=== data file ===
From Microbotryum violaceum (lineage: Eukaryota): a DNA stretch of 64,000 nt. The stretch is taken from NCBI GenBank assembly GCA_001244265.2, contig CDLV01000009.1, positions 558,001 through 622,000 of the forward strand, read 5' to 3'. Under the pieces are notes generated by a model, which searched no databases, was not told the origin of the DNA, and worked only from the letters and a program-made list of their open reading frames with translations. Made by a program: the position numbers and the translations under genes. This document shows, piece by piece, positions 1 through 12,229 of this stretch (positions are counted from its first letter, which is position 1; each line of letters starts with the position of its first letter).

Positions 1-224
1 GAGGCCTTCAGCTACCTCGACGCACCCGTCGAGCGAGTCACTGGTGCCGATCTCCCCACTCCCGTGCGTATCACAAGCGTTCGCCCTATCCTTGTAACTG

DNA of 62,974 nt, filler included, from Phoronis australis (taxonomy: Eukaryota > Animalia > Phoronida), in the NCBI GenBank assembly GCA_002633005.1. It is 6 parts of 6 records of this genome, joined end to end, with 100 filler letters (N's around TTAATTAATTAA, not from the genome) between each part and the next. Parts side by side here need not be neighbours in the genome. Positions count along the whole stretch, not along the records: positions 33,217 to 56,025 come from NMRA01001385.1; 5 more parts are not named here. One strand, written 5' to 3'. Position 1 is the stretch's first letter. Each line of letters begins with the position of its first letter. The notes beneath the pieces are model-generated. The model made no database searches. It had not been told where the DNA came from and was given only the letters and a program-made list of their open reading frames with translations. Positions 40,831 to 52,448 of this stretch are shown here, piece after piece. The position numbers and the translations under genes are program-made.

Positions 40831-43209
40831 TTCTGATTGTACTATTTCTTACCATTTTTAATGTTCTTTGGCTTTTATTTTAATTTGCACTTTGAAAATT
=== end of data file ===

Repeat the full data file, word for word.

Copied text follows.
From Microbotryum violaceum (lineage: Eukaryota): a DNA stretch of 64,000 nt. The stretch is taken from NCBI GenBank assembly GCA_001244265.2, contig CDLV01000009.1, positions 558,001 through 622,000 of the forward strand, read 5' to 3'. Under the pieces are notes generated by a model, which searched no databases, was not told the origin of the DNA, and worked only from the letters and a program-made list of their open reading frames with translations. Made by a program: the position numbers and the translations under genes. This document shows, piece by piece, positions 1 through 12,229 of this stretch (positions are counted from its first letter, which is position 1; each line of letters starts with the position of its first letter).

Positions 1-224
1 GAGGCCTTCAGCTACCTCGACGCACCCGTCGAGCGAGTCACTGGTGCCGATCTCCCCACTCCCGTGCGTATCACAAGCGTTCGCCCTATCCTTGTAACTG

DNA of 62,974 nt, filler included, from Phoronis australis (taxonomy: Eukaryota > Animalia > Phoronida), in the NCBI GenBank assembly GCA_002633005.1. It is 6 parts of 6 records of this genome, joined end to end, with 100 filler letters (N's around TTAATTAATTAA, not from the genome) between each part and the next. Parts side by side here need not be neighbours in the genome. Positions count along the whole stretch, not along the records: positions 33,217 to 56,025 come from NMRA01001385.1; 5 more parts are not named here. One strand, written 5' to 3'. Position 1 is the stretch's first letter. Each line of letters begins with the position of its first letter. The notes beneath the pieces are model-generated. The model made no database searches. It had not been told where the DNA came from and was given only the letters and a program-made list of their open reading frames with translations. Positions 40,831 to 52,448 of this stretch are shown here, piece after piece. The position numbers and the translations under genes are program-made.

Positions 40831-43209
40831 TTCTGATTGTACTATTTCTTACCATTTTTAATGTTCTTTGGCTTTTATTTTAATTTGCACTTTGAAAATT